Combining digital and analog grounds is quite a contentious issue, and is might well fire up a debate/argument. A lot of it depends on whether your background is analog, digital, RF etc. Here is some comments based on my experience and knowledge, which is likely to differ from other peoples (I am mostly digital/mixed signal)
It really depends on what kind of frequencies you are running at (digital I/O and analog signals). Any work on combining/separate grounds will be a work in compromise - the higher the frequencies you are operating at, the less you can tolerate inductance in your ground return paths, and the more relevant ringing will be (a PCB that oscillates at 5GHz is irrelevant if it measures signals at 100Khz). Your main aim by separating grounds is to keep noisy return current loops away from sensitive ones. You can do these one of several ways:
A fairly common, but quite drastic approach is to keep all digital/analog grounds separate for as long as possible and connect them together at one point only. On your example PCB, you would track in digital ground separately and join them at the power feed most likely (power connector or regulator). The problem with this is when your digital needs to interact with your analog, the return path for that current is half across the board and back again. If it's noisy, you undo a lot of the work in separating loops and you make a loop area to broadcast EMI across the board. You also add inductance to the ground return path which can cause board ringing.
A more cautious and balanced approach to the first one, you have a solid ground plane, but try to fence in noisy return paths with cut outs (make U shapes with no copper) to coax (but not force) return currents to take a specific path (away from sensitive ground loops). You are still increasing ground path inductance, but much less than with a star ground.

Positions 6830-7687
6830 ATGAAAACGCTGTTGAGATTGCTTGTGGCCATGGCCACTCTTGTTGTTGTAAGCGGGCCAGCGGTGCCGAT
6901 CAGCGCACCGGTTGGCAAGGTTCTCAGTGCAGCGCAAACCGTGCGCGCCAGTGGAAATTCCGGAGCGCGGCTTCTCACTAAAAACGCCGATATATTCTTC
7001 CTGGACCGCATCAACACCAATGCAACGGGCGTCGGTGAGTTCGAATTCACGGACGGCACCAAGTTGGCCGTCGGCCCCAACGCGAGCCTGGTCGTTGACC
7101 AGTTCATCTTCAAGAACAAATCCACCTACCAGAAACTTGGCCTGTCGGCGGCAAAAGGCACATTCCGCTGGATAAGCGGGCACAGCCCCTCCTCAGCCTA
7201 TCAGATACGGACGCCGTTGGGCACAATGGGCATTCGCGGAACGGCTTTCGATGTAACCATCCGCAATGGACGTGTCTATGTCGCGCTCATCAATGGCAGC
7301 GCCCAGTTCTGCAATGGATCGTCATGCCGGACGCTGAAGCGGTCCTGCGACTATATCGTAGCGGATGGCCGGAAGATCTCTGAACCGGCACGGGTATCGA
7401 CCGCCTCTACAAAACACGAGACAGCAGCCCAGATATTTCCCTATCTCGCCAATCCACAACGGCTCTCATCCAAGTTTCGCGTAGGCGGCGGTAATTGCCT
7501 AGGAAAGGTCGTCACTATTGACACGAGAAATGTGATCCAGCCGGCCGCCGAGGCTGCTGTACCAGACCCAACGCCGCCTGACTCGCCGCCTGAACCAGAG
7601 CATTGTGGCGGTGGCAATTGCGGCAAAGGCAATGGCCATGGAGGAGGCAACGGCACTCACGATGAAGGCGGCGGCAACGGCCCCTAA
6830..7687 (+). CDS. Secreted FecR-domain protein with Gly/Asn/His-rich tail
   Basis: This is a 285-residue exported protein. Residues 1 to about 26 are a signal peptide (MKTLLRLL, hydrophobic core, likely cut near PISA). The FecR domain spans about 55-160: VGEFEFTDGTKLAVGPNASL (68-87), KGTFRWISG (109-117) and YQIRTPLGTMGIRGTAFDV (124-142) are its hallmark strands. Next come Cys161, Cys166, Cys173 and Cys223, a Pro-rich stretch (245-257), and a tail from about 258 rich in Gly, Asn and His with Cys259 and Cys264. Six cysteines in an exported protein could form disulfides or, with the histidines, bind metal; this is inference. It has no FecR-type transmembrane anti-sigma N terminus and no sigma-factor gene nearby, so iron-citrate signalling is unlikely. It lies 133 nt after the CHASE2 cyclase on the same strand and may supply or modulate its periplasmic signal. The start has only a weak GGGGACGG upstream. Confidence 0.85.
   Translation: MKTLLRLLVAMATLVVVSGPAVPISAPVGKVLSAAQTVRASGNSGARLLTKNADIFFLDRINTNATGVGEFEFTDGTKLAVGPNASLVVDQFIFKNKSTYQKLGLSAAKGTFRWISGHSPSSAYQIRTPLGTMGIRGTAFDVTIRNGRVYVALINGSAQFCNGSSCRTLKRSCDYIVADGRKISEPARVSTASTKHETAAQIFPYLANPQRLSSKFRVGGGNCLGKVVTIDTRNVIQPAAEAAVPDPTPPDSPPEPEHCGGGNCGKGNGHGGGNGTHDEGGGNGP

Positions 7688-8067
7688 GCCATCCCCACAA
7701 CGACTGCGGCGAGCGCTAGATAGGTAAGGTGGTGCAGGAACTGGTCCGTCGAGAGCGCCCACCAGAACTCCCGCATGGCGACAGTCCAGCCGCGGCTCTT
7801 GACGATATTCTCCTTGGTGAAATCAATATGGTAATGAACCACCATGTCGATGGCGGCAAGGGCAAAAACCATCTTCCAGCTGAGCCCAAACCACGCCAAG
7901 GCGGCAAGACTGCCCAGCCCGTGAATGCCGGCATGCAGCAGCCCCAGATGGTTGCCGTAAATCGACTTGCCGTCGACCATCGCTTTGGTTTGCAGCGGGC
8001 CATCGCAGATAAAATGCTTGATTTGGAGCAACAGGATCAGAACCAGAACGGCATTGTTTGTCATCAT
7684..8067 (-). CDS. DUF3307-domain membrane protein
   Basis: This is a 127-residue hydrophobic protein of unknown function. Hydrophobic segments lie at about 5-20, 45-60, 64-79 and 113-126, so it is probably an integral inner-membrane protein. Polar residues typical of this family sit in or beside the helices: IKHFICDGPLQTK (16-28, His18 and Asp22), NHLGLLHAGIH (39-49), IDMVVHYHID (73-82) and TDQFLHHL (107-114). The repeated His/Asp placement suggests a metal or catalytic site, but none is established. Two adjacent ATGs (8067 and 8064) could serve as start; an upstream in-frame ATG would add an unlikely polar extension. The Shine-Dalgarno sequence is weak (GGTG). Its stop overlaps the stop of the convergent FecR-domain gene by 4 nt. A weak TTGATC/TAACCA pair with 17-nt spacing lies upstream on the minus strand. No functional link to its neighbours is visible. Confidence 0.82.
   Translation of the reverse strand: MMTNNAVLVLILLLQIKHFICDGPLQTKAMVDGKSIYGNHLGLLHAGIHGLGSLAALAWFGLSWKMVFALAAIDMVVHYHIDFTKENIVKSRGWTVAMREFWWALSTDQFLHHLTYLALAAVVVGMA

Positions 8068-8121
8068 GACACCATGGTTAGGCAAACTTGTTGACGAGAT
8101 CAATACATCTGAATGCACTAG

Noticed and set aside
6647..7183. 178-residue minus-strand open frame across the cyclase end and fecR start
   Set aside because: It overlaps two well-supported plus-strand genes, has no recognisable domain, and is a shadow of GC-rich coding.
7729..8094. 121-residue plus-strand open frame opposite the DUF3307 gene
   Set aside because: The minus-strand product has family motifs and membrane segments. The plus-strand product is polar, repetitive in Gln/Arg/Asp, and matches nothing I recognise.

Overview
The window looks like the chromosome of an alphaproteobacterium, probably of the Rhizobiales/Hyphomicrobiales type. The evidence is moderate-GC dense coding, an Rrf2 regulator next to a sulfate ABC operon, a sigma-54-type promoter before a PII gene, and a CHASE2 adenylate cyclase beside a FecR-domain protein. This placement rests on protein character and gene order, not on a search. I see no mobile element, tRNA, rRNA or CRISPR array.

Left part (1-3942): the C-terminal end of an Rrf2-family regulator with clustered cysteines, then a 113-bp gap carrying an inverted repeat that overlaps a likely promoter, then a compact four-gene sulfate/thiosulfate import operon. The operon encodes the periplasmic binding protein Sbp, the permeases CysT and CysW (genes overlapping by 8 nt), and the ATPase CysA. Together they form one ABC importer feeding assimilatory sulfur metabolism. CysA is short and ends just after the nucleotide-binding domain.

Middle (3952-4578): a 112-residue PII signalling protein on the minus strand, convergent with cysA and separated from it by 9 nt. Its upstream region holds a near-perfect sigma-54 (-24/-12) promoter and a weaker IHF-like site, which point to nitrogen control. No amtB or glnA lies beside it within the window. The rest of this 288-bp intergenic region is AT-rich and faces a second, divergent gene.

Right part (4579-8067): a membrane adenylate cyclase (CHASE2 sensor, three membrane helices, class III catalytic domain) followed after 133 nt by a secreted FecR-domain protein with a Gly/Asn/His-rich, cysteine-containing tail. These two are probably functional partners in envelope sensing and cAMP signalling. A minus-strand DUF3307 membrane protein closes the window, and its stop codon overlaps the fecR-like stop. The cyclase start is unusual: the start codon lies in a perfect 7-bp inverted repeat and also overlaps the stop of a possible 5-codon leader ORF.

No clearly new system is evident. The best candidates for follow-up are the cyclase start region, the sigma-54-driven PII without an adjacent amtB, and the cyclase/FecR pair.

You accept that any sacrifice of the ground plane adds inductance, which is unacceptable. One solid ground plane serves all ground connections, with minimal inductance. If you're doing anything RF, this is pretty much the route you have to take. Physical separation by distance is the only thing you can use to reduce noise coupling.
A word about filtering
Sometimes people like to put a ferrite bead in connect to different ground planes together. Unless you're designing DC circuits, this is rarely effective - you're more likely to add massive inductance and a DC offset to your ground plane, and probably ringing.
Sometimes, you have nice circuits where analog and digital is separated very easily except at an A/D or D/A. In this case, you can have two planes with a line of separation that runs underneath the A/D IC. This is an ideal case, where you have good separation and no return currents crossing the ground planes (except inside the IC where it is very controlled).
NOTE: This post could do with some pictures, I'll have a look around and add them a bit later.